If there was a silver lining for bars and restaurants during the past year it was this: While the pandemic caused massive restrictions to be imposed on the hospitality industry, the kind that bankrupted a lot of businesses, it also caused a few more-minor restrictions to be loosened.
Take the Volstead Act, for example, a local bar named after the law that banned alcohol. After COVID-19 hit, that name became more literal than planned.
While the Volstead Act could sell food to go, their signature cocktails had been ruled effectively illegal. Existing liquor regulations in Washington state were a little old fashioned: You could buy sealed liquor bottles, but not purchase cocktails for takeout.
And at a point when restaurants could only sell takeout, that meant that a major source of revenue for restaurants was taken off the table. But last May, after being petitioned by the hospitality industry in cities like Spokane, the Washington State Liquor and Cannabis Board granted bars and restaurants a small mercy.
"Instead of offering them dessert or coffee, we can now offer them cocktails to go," says Matthew Goodwin, owner of the Volstead Act. "Is it a game changer? No. Is it a huge boost to the bottom line? No. But the restaurant industry works on a really small margin, and alcohol is one of our best margin products. So it definitely helps make a little more money."
But now that the pandemic is — slowly — coming to an end, it's raised a big question: Was there actually a good reason for those regulations? Did it ever make sense to let somebody buy a bottle of vodka at a grocery store but ban them from buying a sealed Manhattan from a local bar?
Maybe not, thought Rep. Shelley Kloba, D-Kirkland. She sponsored a bill that passed the Legislature this session extending the ability for Washington state bars and restaurants to sell cocktails to go for two years. She says that some legislators were wary of eliminating the regulation entirely, reasoning that there had to be some reason why that rule existed.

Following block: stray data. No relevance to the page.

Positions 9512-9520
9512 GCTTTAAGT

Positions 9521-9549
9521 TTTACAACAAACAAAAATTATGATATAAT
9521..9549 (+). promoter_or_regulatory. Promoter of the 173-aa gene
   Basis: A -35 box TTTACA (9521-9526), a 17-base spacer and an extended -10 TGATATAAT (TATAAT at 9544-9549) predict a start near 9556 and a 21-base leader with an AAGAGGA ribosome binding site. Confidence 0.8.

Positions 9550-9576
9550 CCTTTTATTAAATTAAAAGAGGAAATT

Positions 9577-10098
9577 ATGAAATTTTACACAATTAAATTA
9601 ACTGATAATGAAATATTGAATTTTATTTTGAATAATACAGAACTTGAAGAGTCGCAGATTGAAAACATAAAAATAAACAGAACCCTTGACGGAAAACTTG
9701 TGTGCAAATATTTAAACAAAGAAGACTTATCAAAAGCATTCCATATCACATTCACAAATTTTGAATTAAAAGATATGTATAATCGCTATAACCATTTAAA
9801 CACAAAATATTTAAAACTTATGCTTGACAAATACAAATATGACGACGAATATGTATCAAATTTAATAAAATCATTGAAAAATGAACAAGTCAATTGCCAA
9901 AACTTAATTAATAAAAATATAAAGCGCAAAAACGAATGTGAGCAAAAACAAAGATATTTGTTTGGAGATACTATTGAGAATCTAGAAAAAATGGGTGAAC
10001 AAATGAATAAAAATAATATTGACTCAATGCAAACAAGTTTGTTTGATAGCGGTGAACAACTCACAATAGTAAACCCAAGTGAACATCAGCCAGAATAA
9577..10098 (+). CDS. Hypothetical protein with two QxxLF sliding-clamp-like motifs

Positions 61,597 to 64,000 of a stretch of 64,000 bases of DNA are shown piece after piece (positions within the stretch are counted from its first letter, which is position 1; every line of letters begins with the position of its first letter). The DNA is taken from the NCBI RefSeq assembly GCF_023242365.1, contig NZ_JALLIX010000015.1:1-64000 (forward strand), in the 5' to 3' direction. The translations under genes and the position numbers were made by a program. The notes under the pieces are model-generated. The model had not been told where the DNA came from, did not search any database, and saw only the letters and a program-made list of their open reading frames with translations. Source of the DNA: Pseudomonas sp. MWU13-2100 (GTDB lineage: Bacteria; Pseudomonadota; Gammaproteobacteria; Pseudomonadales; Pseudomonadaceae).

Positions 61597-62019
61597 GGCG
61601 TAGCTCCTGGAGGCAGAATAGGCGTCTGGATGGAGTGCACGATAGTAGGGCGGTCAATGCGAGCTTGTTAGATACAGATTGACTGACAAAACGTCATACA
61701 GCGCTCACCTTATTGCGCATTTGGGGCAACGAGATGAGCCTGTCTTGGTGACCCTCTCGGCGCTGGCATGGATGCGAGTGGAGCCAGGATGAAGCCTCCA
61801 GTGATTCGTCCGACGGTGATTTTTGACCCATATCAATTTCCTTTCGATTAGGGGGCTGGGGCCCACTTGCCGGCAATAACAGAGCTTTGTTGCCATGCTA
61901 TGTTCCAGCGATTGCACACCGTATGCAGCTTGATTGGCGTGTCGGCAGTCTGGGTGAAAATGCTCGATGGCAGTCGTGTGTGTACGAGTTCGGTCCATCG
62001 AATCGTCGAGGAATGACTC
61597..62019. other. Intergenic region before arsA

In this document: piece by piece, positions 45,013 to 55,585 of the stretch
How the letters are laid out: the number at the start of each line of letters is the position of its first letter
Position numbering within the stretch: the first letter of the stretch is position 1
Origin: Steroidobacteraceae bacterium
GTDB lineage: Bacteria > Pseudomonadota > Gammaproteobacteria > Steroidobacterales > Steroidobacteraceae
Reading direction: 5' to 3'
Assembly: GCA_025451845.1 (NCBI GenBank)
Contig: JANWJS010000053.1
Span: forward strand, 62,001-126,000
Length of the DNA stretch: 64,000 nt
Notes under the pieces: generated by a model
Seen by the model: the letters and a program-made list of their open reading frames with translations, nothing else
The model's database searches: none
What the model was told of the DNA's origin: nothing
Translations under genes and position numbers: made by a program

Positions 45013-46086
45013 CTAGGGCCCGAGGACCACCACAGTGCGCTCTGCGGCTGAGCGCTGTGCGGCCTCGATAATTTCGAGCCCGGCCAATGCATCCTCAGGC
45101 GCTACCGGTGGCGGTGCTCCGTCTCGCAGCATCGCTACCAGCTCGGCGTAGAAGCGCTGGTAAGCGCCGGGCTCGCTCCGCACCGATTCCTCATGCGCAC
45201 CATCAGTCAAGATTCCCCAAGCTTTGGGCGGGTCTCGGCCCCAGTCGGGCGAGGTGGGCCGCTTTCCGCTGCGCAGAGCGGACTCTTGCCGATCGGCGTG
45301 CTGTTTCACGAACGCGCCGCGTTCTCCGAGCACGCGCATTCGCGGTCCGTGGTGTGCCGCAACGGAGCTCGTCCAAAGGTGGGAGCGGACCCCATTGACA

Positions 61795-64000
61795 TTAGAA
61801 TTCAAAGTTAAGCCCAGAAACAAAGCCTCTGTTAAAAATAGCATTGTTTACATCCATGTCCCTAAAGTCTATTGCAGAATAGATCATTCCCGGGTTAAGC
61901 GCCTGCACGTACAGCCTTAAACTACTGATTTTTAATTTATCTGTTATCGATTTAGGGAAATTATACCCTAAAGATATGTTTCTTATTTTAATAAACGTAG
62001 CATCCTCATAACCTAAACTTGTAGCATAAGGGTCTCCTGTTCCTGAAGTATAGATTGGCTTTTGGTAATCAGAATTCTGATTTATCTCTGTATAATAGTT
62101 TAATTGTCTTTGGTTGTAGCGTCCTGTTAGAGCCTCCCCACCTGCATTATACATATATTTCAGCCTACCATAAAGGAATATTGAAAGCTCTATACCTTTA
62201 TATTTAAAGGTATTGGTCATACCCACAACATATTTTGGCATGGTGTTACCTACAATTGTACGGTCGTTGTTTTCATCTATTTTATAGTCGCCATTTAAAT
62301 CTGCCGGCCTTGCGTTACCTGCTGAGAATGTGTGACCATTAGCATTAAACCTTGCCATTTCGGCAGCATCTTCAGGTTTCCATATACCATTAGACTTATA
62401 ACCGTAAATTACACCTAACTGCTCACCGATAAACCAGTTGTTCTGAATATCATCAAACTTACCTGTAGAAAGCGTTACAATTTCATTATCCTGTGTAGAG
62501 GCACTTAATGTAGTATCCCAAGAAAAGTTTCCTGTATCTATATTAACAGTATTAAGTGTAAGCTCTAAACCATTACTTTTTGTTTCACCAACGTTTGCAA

"What is it that we're missing?" Kloba said. "Is there something we were trying to protect against, by having that in place?"
So in the next two years, the liquor control board will be studying the issue, trying to understand if it, say, increased drunken-driving deaths or underage drinking. Kloba is skeptical it will.
"I don't think that this changes much about drunk driving," she says. "[But] I want to have some evidence of that."
Kloba says the Legislature also eliminated next year's liquor's license fee and gave a 50 percent discount for a year after that, an attempt to give bars and restaurants "a longer ramp to get back into the swing of things."
In other cases, the help came from local governments like Spokane that tried to speed up the permitting process for parklets and streeteries to pave the way for more outdoor dining. City Councilwoman Lori Kinnear says she expects that faster process to stick around.
She also says that she contacted the liquor control board last year to see if they would help to make things more efficient. They not only helped with permitting, Kinnear says, they said that they would relax some of the regulations around serving alcohol outdoors, like the rules around fencing or how far away you're allowed to serve alcohol from the entrance.
"As it turned out, some of the restaurants said it's really not increasing our bottom line, because we have to hire more staff to serve outdoors," Kinnear says.
Still, the flexibility highlights why some restaurant owners feel that the liquor board, typically the body that dings and punishes bars for mistakes, has actually been pretty cool during the pandemic.
"They've been working with us to get through this as opposed to coming down with an iron fist or coming down hard on us," Goodwin says. "I'm genuinely surprised and impressed with how great they've handled this." ♦